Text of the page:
Make the hazelnut butter (it can be made ahead of time and stored in the fridge)

  • Preheat the oven to 350 F. Set the hazelnuts on a cookie sheet and toast for 10 minutes, shaking the pan around 5 minutes for even heating.
  • While still warm, put the hazelnuts in a food processor and begin grinding them. As needed, stop the machine and scrape down the ground nuts, keep going as you start to see a thick paste forming, then a looser paste, and after about 10 minutes or so, you’ll have a very loose soup like paste. Transfer to a mason jar.

Make the cake

  • Preheat the oven to 350 F. Line a 8 or 9” square pan with parchment paper.
  • Crack the eggs into a bowl (use a bowl and a hand mixer or a stand mixer) and add the sugar, immediately begin beating them (paddle attachment for a stand mixer) until it becomes very light and frothy. Add the oil while beating it and mix to combine.
  • Add the hazelnut butter, vanilla and salt and beat to combine.
  • Sift the cake flour over the batter, along with the baking powder. Turn the mixer on, and while it’s beating pour in the buttermilk. Mix until the cake batter is combined and shiny.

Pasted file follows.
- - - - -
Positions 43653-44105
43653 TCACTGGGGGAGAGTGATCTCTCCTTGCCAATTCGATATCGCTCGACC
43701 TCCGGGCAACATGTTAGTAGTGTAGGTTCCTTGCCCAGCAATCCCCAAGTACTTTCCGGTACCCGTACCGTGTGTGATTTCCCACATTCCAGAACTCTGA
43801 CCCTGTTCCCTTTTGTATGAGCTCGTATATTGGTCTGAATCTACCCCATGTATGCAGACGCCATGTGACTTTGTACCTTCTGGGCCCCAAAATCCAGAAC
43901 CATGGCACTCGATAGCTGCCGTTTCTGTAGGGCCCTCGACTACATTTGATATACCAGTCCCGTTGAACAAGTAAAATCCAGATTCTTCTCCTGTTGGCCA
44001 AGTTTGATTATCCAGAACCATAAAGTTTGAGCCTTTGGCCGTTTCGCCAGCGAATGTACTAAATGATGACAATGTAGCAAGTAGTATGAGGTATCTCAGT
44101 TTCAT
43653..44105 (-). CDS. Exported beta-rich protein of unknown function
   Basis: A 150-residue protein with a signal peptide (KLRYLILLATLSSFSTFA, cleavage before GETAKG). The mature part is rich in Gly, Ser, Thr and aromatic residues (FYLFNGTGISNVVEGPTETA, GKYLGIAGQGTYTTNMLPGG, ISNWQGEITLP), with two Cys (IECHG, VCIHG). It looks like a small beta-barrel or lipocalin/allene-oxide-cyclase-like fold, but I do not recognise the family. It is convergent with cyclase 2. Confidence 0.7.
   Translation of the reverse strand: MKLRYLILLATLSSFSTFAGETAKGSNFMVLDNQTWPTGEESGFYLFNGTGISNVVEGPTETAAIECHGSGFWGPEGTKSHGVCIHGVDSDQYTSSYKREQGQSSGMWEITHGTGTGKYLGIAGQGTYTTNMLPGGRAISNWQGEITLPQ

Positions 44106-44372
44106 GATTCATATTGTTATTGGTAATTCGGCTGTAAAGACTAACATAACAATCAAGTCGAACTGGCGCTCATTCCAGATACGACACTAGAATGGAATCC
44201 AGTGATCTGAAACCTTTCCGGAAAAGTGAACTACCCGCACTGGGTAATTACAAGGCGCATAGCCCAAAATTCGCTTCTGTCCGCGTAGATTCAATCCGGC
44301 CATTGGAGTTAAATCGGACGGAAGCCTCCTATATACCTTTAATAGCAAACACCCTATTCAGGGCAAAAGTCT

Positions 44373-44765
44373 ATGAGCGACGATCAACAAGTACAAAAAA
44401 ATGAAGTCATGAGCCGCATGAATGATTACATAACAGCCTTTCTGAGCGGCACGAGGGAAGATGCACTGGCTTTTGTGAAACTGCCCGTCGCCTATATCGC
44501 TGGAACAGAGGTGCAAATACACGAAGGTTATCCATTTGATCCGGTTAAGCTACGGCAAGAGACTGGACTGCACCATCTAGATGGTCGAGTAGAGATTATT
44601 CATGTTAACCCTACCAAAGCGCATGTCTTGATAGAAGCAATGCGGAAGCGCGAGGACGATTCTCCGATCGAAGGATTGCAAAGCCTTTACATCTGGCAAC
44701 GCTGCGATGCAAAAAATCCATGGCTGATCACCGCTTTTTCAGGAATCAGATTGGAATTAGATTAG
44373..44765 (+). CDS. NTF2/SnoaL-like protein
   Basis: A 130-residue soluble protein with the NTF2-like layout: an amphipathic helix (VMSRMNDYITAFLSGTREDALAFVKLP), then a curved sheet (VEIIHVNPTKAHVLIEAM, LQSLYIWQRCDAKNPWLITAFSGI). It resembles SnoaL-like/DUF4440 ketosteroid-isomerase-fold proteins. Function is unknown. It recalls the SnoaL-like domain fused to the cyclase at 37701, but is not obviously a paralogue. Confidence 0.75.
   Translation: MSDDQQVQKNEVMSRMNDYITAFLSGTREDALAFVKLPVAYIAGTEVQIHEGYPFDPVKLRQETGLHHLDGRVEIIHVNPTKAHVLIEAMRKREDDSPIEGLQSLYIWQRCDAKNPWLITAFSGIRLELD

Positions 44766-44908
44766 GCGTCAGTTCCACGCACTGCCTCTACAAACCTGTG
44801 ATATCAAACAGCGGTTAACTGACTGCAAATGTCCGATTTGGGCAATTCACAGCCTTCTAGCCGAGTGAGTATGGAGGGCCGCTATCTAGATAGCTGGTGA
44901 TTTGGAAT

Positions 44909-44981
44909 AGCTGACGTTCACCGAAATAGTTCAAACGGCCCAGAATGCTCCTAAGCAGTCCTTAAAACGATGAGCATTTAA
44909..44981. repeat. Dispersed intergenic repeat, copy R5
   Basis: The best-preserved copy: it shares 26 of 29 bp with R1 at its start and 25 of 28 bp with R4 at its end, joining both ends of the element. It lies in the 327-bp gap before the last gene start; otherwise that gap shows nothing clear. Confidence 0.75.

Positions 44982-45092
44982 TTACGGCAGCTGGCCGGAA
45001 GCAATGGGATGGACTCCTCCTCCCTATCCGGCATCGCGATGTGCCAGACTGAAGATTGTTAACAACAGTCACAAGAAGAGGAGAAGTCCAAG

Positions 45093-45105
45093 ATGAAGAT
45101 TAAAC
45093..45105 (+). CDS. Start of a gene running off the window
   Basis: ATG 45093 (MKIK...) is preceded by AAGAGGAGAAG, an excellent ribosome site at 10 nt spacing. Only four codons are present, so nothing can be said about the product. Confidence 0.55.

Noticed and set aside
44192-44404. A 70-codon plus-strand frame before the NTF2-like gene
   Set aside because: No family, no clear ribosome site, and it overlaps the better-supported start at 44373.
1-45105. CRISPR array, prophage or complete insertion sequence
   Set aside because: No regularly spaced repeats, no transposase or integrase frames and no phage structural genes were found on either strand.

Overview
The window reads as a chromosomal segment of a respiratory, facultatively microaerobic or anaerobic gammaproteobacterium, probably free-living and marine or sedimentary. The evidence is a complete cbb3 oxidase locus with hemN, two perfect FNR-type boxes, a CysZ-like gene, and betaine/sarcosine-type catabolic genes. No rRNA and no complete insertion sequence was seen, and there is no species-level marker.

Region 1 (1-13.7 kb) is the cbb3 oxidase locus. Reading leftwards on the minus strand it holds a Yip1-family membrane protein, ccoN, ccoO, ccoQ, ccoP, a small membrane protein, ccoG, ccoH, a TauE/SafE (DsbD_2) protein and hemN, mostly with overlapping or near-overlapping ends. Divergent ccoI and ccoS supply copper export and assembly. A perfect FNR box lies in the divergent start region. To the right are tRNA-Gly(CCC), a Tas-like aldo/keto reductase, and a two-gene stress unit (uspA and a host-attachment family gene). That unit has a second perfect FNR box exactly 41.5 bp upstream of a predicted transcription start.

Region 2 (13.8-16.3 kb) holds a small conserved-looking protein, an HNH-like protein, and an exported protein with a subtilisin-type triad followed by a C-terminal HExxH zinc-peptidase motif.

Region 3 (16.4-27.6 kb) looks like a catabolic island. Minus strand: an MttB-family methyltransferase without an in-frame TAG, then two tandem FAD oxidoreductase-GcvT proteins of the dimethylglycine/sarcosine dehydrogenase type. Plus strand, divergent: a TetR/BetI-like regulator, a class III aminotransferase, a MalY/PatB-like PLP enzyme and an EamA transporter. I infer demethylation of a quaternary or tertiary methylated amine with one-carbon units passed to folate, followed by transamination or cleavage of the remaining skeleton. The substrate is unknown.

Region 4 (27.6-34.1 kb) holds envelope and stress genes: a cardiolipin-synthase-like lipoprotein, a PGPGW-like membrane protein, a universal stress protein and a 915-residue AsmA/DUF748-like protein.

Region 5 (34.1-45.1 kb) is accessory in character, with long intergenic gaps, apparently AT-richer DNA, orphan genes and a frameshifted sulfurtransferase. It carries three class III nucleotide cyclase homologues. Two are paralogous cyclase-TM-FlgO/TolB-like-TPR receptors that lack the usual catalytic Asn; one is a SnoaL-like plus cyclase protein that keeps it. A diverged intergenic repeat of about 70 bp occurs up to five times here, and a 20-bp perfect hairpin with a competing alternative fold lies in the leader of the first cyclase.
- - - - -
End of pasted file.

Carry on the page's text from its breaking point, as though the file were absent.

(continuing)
• Pour into the prepared pan. Bake the cake for 30-40 minutes, it’s done when a cake tester comes out clean or when you can press the top and it springs back.
  • Let it cool before making the topping.

Make the penuche

  • In a pot, add the butter and set over medium low heat. Once it’s melted, add the sugar and whisk to combine. Let it cook and come to a boil for about 2 minutes. Then add the milk and whisk. Cook the mixture for another 2 minutes without stirring, then remove from heat.
  • Add the hazelnut butter, salt and vanilla and stir to combine. Add the powdered sugar and whisk, vigorously, to break up all the sugar bits until you have a very smooth, shiny frosting (it won’t be thick - don’t worry).
  • Pour it over the cake in an even layer and leave it to set. Soon after you’ll notice the penuche has a matte top and is thickening. After about an hour (you can hasten this along if you set it in the fridge) it’ll set into a soft but stable layer.

Did you make this recipe?